That’s not likely. I’ve never heard of a plugin developer that was able to make any kind of reasonable living off donations, or even ad revenue. It might provide some extra coffee or beer money though! But hey, I’m always open to being proved wrong, so we can run a test. If you would like to develop a plugin as successful and popular as CF7, you can test that theory out and let us know how it works. Let us know when you get to 40 million downloads, and the beers will be on you. :)

        And….we all know it doesn’t take 30 minutes to answer a freaking support request in the forum.

        Well, you would be…what’s the word…not correct…there. Clearly you’ve never done plugin support. We often spend more than 30 minutes (sometimes up to three hours) helping people with support requests. (And yes our plugins are free.)

        30 minutes is nothing. You often will go back and forth with people, not just provide a one-off answer. Sometimes you have to go back and research an issue, or run tests. Keep in mind support doesn’t only happen on the forums. A plugin author can have their support channel wherever it suits them best. We direct our plugin users to our site, and not the forums. Although, we do spend a good bit of time on the forums too. A response that is actually helpful will take more than 5 minutes to write.

        Even so, just for argument’s sake, we’ll say you were right. We’ll look at my example above using your math.

        If a plugin author spends 30 minutes per support request, that’s 2,500 hours just doing support. There are only 2080 work hours in a year, so it would take 1.2 years to respond to all those requests.

        If it only took 15 minutes per request,, that would cut the 1.2 years in half, and would still take the plugin developer 0.6 years (more than half a year, or approx 8 months.) to respond to all those requests.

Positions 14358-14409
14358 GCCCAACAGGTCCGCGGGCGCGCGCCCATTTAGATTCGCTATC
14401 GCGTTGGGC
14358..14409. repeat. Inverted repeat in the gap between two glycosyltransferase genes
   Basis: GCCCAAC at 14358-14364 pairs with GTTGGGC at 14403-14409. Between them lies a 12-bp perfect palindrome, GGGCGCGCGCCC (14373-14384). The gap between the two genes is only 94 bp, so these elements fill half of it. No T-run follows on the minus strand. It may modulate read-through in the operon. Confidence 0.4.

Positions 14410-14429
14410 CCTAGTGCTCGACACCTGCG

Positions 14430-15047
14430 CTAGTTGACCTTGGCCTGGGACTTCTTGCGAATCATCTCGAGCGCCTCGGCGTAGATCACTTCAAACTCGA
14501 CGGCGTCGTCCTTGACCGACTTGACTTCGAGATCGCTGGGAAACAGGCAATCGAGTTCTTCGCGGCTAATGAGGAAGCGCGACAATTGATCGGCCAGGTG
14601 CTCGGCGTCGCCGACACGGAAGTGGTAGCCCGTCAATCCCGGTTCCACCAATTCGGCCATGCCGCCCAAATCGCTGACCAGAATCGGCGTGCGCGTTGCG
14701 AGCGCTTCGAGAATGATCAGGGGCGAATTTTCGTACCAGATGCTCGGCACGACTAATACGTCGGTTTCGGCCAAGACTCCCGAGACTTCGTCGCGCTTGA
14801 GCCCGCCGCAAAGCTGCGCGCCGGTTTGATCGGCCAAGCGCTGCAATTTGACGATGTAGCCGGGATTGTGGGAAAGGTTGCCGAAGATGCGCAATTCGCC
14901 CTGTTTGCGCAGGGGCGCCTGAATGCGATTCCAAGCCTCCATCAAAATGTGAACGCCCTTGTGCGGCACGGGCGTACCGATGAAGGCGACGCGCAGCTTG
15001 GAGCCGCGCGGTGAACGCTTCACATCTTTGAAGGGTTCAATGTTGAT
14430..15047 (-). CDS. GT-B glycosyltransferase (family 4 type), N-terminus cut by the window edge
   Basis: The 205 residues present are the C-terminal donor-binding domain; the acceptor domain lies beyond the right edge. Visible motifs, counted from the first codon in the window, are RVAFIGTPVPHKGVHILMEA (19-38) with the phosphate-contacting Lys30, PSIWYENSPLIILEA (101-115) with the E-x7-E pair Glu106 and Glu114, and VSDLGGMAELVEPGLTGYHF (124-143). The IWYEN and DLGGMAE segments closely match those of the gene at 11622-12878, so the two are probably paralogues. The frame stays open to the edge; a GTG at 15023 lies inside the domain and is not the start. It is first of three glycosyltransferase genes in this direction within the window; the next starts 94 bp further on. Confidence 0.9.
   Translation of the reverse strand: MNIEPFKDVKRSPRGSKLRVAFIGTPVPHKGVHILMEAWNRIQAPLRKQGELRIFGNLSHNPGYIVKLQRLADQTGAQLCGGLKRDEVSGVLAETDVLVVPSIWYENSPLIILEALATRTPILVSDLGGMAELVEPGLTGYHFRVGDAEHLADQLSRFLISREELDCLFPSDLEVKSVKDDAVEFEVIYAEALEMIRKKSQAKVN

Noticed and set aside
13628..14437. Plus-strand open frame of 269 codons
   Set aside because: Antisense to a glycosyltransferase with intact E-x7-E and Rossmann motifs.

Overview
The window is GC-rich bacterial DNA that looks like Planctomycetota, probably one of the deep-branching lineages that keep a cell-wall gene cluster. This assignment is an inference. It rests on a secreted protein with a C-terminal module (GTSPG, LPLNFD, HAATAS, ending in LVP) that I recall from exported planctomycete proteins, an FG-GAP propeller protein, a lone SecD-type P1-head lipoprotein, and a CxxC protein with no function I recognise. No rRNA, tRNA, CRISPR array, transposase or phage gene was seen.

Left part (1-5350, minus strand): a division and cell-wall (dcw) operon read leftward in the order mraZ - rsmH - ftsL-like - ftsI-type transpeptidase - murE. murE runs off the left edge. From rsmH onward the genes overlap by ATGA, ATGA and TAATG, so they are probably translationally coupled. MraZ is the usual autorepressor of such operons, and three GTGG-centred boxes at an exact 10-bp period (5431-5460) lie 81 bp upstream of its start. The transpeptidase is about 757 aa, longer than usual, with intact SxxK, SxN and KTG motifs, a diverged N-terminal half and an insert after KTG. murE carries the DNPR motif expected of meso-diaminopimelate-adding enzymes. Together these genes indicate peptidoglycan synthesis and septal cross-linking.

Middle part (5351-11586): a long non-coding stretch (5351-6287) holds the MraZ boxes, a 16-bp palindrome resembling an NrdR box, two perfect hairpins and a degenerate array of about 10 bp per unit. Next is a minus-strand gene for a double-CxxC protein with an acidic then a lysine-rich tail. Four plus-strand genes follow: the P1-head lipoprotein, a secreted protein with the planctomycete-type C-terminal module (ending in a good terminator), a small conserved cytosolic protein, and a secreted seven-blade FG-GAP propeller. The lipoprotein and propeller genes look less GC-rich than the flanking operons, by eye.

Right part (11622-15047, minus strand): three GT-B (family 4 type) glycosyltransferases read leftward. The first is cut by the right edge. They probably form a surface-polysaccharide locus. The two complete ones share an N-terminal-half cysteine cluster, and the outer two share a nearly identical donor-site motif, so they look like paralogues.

But say we change it up a bit more. Say it only takes 5 minutes to answer a support request.

        If it only took 5 minutes per request,, that would still take the plugin developer 0.2 years (aka 1/5 of a year, aka 10.4 weeks, aka 2 and a half months) to respond to everything.

        Even using your math, it still would take 2.5 months!

        Who do you know who works full-time for 2.5 months for no income? I sure don’t know anyone. Even using your math, that simply doesn’t work.

        How about dropping all the negativity and giving the guy a break? It’s a good plugin.

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      4. If you read my original post you’d see I used it a couple of times – HATED IT – and nuked it.

        You couldn’t pay ME to use it. My opinion – deal with it.

        I do use WP-Spamshield though. Thanks for the freebie. I wouldn’t pay a nickel for it though. If you didn’t create it – someone else would have. If you drop it – someone else will pick it up.

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      5. Wow. Now I know why not to create free plugin ever.

        Ron, people like you think world owes you big time. And you are doing big favor to the world by using the free stuff.

        How about volunteering to support for few months to those “we all know it doesn’t take 30 minutes to answer a freaking support request in the forum” and you will know.

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  4. Contact Form 7 really is one of the best contact form plugins out there. The code is well written, and it is reliable. We’ve used it since it’s early days….it probably was 2007 or 2008.

    We use it to power a number of different types of forms on both our sites and client sites. It may not have as many of the visual bells and whistles as say Gravity Forms, but it is pretty lightweight in code and overhead for what it does, and it hasn’t had any major security issues in a couple years, which is saying a lot, considering how many people use it.

    We do use other form plugins when we need more features, so we do like Gravity and Ninja as well, but CF7 is definitely our go-to.

    Kudos to Takayuki for the good work on this plugin over the years!

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  5. Contact Form 7 is a great free plugin with lots of features. Yes, there are commercial form plugins that are much easier to use, but you have to pay for that ease. Also, contact form 7 has almost all the functionality you need. Thanks for all the years!

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  6. Thank you for the excellent plugin, I am finding it works really well.

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  7. Hats off to Takayuki Miyoshi, my favourite plugin ever and one I install on every WP site I create.
    Thanks for creating this plugin, and your refreshing attitude to software development. One of the good guys for sure.